In the ICU, delirium is associated with critical illness itself, particularly with multiple comorbidities and multi-organ failure, as well as management-related factors such as mechanical ventilation, sedation, and lack of sleep [2,6,7]. Delirium is also associated with adverse outcomes including death and long-term cognitive impairments [7-9], and potentially traumatic stress symptomatology. Several studies suggest delirium-related risks are cumulative and may foster the development of cognitive dysfunction, poorer functional status, and impair quality of life [7-23]. Despite literature reports of a reduced quality of life for survivors of critical illness and delirium in the ICU, the long-term follow-up of cognitive and psychosocial function still remains relatively unexplored. This study will address this by following up with patients for one year after discharge from the ICU. We will employ a set of tests that complement each other [24] in order to create a comprehensive view of a patient's cognition and psychosocial well-being at 12 months after leaving the ICU. These tests assess cognition and evidence of post-traumatic stress disorder (PTSD) [25], while also using each patients “person responsible” to assess their relative's and/or friend’s psychosocial function at 12 months after their discharge from the ICU in comparison to their pre-ICU psychosocial abilities. This study is expected to provide novel insight into the cognitive and psychosocial impact of ICU mechanical ventilation-related delirium and to assist in improving the care of critically ill intensive care patients by highlighting the importance of the need to monitor for the development of delirium.

We are conducting a prospective case-control study in two ICUs in Australia: the Canberra Hospital in the Australian Capital Territory and the Prince of Wales Hospital in Sydney, New South Wales. The study was approved by the ACT Health Human Research Ethics Committee (ETH.6.12.130) and the Southern Health Human Research Committee (12/242 (HREC/I2/POWH/460). Since eligible participants are not able to give informed consent on enrolment due to their health status (ICU treatment), their substitute decision maker or “person responsible” will be identified. This person is approached to provisionally consent to participation on behalf of the patient. The “person responsible” is given a full explanation of the study and is provided with the Cognitive and Psychosocial Assessment (CAPA) study information sheet. They are then asked to consent to participate in the study on behalf of themselves and the patient. If the patient is not sedated or delirious, the study is explained to them; however, the “person responsible” is still required to complete and sign the consent form on behalf of themselves and the patient whilst the patient is ventilated. Further, consent from the “person responsible” authorizes their later involved in the assessment of patients’ overall function at the 12-month follow-up.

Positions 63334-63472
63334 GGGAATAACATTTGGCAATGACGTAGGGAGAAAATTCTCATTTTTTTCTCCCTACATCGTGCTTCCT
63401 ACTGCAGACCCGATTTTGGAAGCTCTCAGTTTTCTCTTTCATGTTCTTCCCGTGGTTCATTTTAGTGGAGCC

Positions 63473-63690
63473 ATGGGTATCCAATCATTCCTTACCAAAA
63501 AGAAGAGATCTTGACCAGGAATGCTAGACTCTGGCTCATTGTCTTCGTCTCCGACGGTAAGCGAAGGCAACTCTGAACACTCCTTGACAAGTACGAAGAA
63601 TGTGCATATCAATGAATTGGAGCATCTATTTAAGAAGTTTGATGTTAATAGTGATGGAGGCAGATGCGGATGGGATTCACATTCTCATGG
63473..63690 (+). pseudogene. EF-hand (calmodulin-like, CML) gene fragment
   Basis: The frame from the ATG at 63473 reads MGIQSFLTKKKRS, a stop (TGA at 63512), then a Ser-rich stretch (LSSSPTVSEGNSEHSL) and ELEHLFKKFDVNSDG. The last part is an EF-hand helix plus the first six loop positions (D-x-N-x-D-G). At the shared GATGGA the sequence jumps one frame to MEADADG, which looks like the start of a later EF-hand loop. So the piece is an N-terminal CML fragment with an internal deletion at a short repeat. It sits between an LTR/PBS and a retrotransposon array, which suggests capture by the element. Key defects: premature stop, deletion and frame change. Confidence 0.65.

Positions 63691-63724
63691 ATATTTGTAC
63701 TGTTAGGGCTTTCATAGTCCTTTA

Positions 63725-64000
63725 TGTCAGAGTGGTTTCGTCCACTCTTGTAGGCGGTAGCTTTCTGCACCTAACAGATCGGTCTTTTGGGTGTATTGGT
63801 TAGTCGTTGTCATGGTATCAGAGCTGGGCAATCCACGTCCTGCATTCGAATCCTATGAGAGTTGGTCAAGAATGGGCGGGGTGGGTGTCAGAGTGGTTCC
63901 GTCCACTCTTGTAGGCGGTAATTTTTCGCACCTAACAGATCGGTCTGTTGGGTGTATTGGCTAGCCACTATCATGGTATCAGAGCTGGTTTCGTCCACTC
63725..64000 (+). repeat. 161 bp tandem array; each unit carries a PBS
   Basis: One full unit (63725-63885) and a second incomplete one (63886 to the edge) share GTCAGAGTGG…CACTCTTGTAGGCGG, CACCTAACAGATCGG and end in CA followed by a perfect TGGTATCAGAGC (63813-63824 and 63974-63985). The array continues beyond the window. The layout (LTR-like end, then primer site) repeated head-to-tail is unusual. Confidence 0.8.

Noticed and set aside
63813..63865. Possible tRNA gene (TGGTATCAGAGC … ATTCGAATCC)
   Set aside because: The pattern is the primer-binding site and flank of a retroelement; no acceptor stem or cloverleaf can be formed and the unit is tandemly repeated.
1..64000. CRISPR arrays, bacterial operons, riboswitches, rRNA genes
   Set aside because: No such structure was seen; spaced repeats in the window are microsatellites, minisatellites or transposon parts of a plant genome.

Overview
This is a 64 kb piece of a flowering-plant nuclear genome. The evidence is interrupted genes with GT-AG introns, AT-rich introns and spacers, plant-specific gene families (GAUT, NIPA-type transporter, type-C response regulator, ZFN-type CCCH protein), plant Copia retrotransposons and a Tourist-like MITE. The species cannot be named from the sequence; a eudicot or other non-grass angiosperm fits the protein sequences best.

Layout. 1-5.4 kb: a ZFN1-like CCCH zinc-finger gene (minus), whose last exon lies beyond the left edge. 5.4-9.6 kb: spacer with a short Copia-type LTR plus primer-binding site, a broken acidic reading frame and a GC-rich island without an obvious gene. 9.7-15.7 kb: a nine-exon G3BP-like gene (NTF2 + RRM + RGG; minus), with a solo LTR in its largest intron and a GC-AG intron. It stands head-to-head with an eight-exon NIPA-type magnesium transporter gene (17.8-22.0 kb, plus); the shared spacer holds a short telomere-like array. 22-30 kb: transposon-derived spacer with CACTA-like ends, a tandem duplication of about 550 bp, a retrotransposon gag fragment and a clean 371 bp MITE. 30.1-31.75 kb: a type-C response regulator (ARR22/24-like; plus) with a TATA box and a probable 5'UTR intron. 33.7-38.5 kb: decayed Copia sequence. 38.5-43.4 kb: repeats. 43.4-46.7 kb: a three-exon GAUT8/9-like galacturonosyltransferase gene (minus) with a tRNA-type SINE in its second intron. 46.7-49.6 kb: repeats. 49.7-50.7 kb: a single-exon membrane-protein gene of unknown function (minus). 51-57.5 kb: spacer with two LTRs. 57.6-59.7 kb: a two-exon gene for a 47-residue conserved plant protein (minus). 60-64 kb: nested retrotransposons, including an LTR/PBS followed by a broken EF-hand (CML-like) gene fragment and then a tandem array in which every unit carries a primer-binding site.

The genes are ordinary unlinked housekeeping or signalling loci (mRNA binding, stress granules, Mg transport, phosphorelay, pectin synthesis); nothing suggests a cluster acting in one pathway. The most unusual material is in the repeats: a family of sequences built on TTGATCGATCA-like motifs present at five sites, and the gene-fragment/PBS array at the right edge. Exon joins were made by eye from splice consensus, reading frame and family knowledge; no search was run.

Despite being recruited to the study through their “person responsible,” the patients receive no other intervention other than standard protocol care during their ICU stay. The standard care in both recruiting sites involves administering the following during mechanical ventilation: (1) the Richmond Agitation and Sedation Score (RASS) [26,27], and (2) the Confusion Assessment Method for the ICU (CAM-ICU) [28].

After being recruited to the study, the patients have their sedation level assessed by the RASS [26,27] every 4 hours. The RASS is a scale that indicates the patient’s level of sedation and ranges from +4 to –5. A RASS score of 0 represents a patient who is alert and calm, while positive scores indicate different levels of agitation from restless (+1) to combative (+4). Negative scores indicate different levels of drowsiness from drowsy (–1) to unarousable (–5).

Patients with a RASS score between –2 and +3 will be administered the CAM-ICU [28]. The CAM-ICU is an adaptation of the Confusion Assessment Method and is widely used for diagnosing delirium with yes and no questions for use with non-speaking, mechanically ventilated patients in the ICU. The study participants are not exposed to any additional testing during their time in the ICU.

Patients assessed as suffering delirium via the CAM-ICU at any time are allocated into the delirium positive study group, while delirium-negative patients are re-tested on a daily basis during the time they remain mechanically ventilated. Those patients who never test positive for delirium are allocated to the delirium-negative group (Figure 1).

Figure 1. a. CALD Culturally and Linguistically Diverse Background; b. APACHE II Acute Physiology and Chronic Health Enquiry II; c. RASS Richmond Agitation Sedation Scale; d. CAM-ICU Confusion Assessment Method for the Intensive Care Unit; e. MMSE Mini Mental State Examination.
View this figure